Consider this a work-in-progress; I will update this post if I find a ‘better’ way to do fast bulk loading

The time has come to replace my ets-based storage backend with something non-volatile. I considered a dets/ets hybrid, but I really need this to be replicated to at least a second node for HA / failover. Mnesia beckoned.

The problem:

  • 15 million [fairly simple] records
  • 1 Mnesia table: bag, disc_copies, just 1 node, 1 additional index
  • Hardware is a quad-core 2GHz CPU, 16GB Ram, 8x 74Gig 15k rpm scsi disks in RAID-6
  • Takes ages* to load and spews a load of "Mnesia is overloaded" warnings

My definition of ‘takes ages’: Much longer than PostgreSQL \copy or MySQL LOAD DATA INFILE

At this point all I want is a quick way to bulk-load some data into a disc_copies table on a single node, so I can get on with running some tests.

Here is the table creation code:

               {disc_copies, [node()]},
               {attributes, record_info(fields, subscription)},
               {index, [subscribee]}, %index subscribee too
               {type, bag}

The subscription record is fairly simple: {subscription, subscriber={resource, user, 123}, subscribee={resource, artist, 456}}

I’m starting erlang like so: erl +A 128 -mnesia dir '"/home/erlang/mnesia_dir"' -boot start_sasl

The interesting thing there is really the +A 128 - this spreads the cpu load better between the 4 cores.

Attempt 0) 'by the book' one transaction to rule them all

Something like this:

mnesia:transaction(fun()-> [ mnesia:write(S) || S <- Subs ] end)
  • Time taken: Too long, I gave up after 12 hours
  • Number of “Mnesia overloaded” warnings: lots
  • Conclusion: Must be a better way
  • TODO: actually run this test and time it.

Attempt 1) dirty_write

There isn’t really any need to do this in a transaction, so I tried dirty_write.

[ mnesia:dirty_write(S) || S <- Subs ]

And here’s the warning in full:

=ERROR REPORT==== 13-Oct-2008::16:53:57 ===
Mnesia('mynode@myhost'): ** WARNING ** Mnesia is overloaded: {dump_log, write_threshold}
  • Time taken: 890 secs
  • Number of “Mnesia overloaded” warnings: lots
  • Conclusion: Workable, but nothing to boast about. Those warnings are annoying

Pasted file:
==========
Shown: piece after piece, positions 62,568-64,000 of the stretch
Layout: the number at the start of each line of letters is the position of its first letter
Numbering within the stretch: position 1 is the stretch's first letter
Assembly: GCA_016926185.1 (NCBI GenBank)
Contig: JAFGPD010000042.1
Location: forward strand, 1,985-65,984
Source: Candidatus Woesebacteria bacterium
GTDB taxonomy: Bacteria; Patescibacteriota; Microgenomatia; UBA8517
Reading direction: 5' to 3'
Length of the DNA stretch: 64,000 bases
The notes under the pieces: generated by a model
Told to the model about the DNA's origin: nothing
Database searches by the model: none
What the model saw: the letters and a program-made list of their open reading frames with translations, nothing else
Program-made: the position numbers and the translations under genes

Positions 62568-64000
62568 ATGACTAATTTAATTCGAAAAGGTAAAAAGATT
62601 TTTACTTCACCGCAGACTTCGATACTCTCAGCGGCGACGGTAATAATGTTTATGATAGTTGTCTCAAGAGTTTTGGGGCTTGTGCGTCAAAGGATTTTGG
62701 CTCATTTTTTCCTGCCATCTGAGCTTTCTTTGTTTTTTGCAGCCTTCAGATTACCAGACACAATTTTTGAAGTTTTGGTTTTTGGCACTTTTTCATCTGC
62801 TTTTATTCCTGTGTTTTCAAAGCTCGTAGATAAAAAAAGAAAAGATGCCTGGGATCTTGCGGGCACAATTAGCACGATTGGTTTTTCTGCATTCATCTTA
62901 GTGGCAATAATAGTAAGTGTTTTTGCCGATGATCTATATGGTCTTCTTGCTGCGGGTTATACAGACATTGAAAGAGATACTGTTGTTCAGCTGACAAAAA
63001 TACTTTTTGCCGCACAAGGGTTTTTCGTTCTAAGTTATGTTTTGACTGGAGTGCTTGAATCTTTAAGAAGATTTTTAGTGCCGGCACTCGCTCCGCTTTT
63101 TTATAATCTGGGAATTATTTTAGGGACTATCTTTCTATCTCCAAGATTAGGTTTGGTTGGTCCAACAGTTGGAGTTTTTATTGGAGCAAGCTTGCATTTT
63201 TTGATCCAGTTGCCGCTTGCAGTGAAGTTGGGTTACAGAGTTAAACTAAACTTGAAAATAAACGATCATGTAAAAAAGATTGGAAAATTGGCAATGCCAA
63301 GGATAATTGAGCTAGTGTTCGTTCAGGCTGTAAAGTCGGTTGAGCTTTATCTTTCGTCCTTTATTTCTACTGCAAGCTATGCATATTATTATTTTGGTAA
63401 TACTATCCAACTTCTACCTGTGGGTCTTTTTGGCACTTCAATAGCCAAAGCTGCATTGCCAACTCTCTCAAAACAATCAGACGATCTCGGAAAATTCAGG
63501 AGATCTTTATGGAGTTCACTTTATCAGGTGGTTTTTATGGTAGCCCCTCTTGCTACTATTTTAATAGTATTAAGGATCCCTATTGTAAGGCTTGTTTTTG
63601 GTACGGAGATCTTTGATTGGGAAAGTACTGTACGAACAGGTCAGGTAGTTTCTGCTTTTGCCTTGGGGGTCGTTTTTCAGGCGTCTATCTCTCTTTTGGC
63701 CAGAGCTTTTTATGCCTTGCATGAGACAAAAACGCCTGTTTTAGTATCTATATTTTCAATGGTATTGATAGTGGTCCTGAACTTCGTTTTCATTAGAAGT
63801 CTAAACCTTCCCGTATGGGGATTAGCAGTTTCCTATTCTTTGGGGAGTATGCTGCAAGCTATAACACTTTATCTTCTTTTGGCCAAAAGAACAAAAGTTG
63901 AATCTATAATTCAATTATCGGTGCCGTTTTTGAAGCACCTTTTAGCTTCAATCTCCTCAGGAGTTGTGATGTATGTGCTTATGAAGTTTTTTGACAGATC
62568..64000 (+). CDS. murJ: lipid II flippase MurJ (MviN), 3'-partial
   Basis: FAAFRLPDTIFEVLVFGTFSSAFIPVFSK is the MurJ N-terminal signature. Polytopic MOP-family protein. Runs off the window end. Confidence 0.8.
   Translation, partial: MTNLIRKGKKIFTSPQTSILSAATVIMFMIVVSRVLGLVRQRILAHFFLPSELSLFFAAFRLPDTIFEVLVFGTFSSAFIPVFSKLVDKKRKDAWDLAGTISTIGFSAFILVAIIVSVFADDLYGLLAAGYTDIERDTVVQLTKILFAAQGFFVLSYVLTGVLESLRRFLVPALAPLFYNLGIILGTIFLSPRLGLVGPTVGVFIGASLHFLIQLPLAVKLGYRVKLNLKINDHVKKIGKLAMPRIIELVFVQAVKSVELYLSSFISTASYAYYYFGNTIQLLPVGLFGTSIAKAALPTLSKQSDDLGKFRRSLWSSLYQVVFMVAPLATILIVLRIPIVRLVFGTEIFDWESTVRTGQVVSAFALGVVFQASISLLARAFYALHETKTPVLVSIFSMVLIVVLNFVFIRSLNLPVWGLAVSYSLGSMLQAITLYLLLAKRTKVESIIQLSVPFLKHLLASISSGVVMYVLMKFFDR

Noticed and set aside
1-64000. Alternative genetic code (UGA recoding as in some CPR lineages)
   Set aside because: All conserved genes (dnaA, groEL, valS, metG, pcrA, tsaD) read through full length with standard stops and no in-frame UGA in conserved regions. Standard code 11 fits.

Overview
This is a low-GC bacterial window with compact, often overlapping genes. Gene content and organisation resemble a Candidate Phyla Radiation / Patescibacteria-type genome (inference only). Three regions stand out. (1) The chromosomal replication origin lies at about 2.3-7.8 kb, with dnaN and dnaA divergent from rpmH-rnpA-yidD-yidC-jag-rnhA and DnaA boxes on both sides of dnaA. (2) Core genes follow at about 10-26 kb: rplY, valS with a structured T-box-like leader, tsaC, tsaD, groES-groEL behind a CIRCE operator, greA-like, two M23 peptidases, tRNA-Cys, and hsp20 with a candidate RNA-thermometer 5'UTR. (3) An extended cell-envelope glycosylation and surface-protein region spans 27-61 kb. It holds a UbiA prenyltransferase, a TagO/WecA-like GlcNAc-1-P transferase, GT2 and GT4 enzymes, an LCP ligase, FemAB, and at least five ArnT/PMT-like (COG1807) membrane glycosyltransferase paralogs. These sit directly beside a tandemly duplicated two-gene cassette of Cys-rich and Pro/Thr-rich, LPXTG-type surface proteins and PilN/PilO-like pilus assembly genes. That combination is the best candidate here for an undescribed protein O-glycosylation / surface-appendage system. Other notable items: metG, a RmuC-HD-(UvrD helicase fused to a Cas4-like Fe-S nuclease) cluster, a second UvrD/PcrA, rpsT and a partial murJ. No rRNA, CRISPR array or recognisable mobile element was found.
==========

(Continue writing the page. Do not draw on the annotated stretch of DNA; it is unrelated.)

Attempt 2) dirty_write, defer index creation

A common trick with traditional RDBMS would be to bulk load the data into the table and add the indexes afterwards. In some scenarios you can avoid costly incremental index update operations. If you are doing this in one gigantic transaction it shouldn’t matter, and I’m not really sure how mnesia works under the hood (something I plan to rectify if I end up using it for real).

I tried a similar approach by commenting out the {index, [subscribee]} line above, doing the load, then using mnesia:add_table_index(subscriber, subscribee) afterwards to add the index once all the data was loaded. Note that mnesia was still building the primary index on the fly, but that can’t be helped.

  • Time taken: 883 secs (679s load + 204s index creation)
  • Number of “Mnesia overloaded” warnings: lots
  • Conclusion: Insignificant, meh

Attempt 3) mnesia:ets() trickery

This is slightly perverted, but I tried it because I was suspicious that incrementally updating the on-disk data wasn’t especially optimal. The idea is to make a ram_only table and use the mnesia:ets() function to write directly to the ets table (doesn’t get much faster than ets). The table can then be converted to disc_copies. There are caveats - to quote The Fine Manual:

Call the Fun in a raw context which is not protected by a transaction. The Mnesia function call is performed in the Fun are performed directly on the local ets tables on the assumption that the local storage type is ram_copies and the tables are not replicated to other nodes. Subscriptions are not triggered and checkpoints are not updated, but it is extremely fast.

I can live with that. I don’t mind if replication takes a while to setup when I put this into production - I’ll gladly take any optimisations I can get at this stage (testing/development).

Loading a list of subscriptions looks like this:

mnesia:ets(fun()-> [mnesia:dirty_write(S) || S <- Subs] end).

And to convert this into disc_copies once data is loaded in:

mnesia:change_table_copy_type(subscription, node(), disc_copies).
  • Time taken: 745 secs (699s load + 46s convert to disc_copies)
  • Number of “Mnesia overloaded” warnings: none!
  • Conclusion: Fastest yet, bit hacky


At least the ets() trick doesn’t spew a million warnings. I also need to examine the output of mnesia:dump_to_textfile and see if loading data from that format is any faster.


  • Examine / test using the dum_to_textfile method
  • Run full transactional load and time it
  • Try similar thing with PostgreSQL